A simple way to save on money when buying a used car is to visit a car auction. You wouldn’t know it from the road, but there are typically around 4000 vehicles tucked away awaiting sale at the Copart auction facility in Newburgh, New York. And arriving on a Thursday morning for the regular weekly auction, you really wouldn’t guess that about 1000 of those vehicles would be on their way to new homes by day’s end—whether that means the driveway of a proud new owner, on a dealer’s lot, in a body shop for pre-resale repairs, or off to the crusher. On the Thursday of our visit, the parking lot is empty, save for one agitated tow-truck driver talking on a cell phone and whose half of the conversation consists almost entirely of expletives.
Inside, however, is a different story. A busy staff of about a dozen headset-wearing workers is fielding nonstop calls from dealers, and handling title issues, deliveries, and other questions. The auction is in full swing, but there’s no fast-talking auctioneer, slamming of gavels, shouting of bids, or cars crossing the block. As with many car auctions these days, all the bidding happens online. And fast.
Used-car auctions are big business, and companies like Copart, Adesa, and Manheim are the giants of the industry, with daily auctions nationwide. Copart puts 75,000 cars up for sale every day, but Manheim is the biggest, handling some 7 million vehicles in 11 countries annually. It’s a complicated business, with cars moving locally and across the country to maximize profits based on supply and demand, regional needs, and even the price of scrap metal. The vehicles come from a variety of sources, including fleets, rental companies, carmakers, financial institutions, insurance companies, and other wholesalers.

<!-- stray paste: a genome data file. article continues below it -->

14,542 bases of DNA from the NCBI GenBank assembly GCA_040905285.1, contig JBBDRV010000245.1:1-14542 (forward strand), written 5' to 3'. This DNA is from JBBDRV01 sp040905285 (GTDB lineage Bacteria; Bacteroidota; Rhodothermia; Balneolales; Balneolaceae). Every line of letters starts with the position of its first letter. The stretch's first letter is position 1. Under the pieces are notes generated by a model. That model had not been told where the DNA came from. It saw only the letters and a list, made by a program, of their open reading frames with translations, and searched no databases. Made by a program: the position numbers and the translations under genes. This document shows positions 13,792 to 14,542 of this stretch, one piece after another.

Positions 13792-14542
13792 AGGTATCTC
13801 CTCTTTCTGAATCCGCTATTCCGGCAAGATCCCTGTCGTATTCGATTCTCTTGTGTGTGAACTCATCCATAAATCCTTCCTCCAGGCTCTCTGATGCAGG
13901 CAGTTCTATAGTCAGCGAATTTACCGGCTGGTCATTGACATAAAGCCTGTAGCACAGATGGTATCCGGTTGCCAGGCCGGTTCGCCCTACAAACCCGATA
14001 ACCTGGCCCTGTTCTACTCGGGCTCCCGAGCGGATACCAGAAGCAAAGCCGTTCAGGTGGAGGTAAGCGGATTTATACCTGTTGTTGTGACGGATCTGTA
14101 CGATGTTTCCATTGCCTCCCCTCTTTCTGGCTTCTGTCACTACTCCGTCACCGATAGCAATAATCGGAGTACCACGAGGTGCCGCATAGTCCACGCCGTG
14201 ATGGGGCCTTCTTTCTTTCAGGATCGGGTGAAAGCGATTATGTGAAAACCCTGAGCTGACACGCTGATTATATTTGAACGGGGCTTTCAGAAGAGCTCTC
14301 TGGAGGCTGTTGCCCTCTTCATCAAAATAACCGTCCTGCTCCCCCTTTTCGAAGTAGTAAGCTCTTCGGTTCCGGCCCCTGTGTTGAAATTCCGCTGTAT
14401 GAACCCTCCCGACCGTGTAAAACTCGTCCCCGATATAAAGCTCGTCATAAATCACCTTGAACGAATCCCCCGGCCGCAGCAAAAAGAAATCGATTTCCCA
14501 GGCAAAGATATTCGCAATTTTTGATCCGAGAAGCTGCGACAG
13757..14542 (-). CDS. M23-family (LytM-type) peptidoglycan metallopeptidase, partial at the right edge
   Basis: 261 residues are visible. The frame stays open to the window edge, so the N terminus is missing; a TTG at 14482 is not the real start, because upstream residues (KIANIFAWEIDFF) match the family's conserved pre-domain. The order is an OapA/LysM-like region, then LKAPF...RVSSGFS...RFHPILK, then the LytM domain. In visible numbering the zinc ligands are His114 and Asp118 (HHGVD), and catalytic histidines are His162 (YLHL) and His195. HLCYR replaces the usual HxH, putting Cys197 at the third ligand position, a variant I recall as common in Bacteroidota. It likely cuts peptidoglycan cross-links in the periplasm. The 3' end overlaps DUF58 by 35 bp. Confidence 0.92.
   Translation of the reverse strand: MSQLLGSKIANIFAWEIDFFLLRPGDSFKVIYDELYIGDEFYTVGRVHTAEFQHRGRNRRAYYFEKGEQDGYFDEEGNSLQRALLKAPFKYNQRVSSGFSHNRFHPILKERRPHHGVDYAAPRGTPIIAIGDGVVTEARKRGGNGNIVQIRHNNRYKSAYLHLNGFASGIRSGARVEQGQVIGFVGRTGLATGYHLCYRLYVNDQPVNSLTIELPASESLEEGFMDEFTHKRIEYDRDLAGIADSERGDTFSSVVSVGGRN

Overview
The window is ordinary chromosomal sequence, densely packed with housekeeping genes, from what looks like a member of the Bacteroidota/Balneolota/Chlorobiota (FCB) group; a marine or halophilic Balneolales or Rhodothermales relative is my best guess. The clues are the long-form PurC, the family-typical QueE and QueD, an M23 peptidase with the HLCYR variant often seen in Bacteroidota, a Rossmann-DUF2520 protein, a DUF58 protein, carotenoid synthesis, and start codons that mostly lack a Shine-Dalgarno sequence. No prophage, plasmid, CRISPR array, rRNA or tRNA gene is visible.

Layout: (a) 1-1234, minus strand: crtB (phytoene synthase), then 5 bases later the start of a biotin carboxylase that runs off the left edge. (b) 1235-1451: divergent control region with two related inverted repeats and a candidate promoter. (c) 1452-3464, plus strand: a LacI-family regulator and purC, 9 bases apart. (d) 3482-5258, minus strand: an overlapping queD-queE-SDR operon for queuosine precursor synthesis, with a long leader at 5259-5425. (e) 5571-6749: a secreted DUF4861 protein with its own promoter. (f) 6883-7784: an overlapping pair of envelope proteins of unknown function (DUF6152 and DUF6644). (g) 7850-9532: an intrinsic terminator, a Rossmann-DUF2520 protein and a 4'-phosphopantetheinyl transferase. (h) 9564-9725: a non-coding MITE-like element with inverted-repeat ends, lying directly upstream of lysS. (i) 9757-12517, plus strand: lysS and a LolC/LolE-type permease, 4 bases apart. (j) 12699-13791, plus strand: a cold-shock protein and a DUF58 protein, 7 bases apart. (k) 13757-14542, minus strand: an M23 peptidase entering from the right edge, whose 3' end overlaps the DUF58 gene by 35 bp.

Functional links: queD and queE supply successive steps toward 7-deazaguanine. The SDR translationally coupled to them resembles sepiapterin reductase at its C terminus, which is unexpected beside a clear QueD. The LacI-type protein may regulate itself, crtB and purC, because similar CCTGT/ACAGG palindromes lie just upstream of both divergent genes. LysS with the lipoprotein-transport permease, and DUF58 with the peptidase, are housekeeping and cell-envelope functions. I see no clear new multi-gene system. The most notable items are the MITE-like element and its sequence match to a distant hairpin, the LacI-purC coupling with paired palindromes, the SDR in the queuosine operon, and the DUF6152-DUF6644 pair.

The bad news for bargain hunters is that the bulk of these auctions are for dealers only. But paddle-wielding wannabes have plenty of other options, from municipal and federal government auctions, to commercial auctions catering to the public, and auction sites like the ubiquitous eBay.
WASHINGTON (Reuters) – What better way to make sure your car drives like you want it too than to change the software of the car.
Car owners and computer security researchers can modify automobile software without incurring some U.S. copyright liability, according to new guidelines issued this month that had been opposed by the auto industry.
The Library of Congress, which oversees the U.S. Copyright Office, agreed with fair use advocates who argued that vehicle owners are entitled to modify their cars, which often involves altering software.
Automakers including General Motors, and other companies such as John Deere, opposed the rules. They said vehicle owners could visit authorized repair shops for changes they may need to undertake.
However, U.S. copyright officials decided that altering computer programs for vehicle repair or modification may not infringe a manufacturer’s software copyright.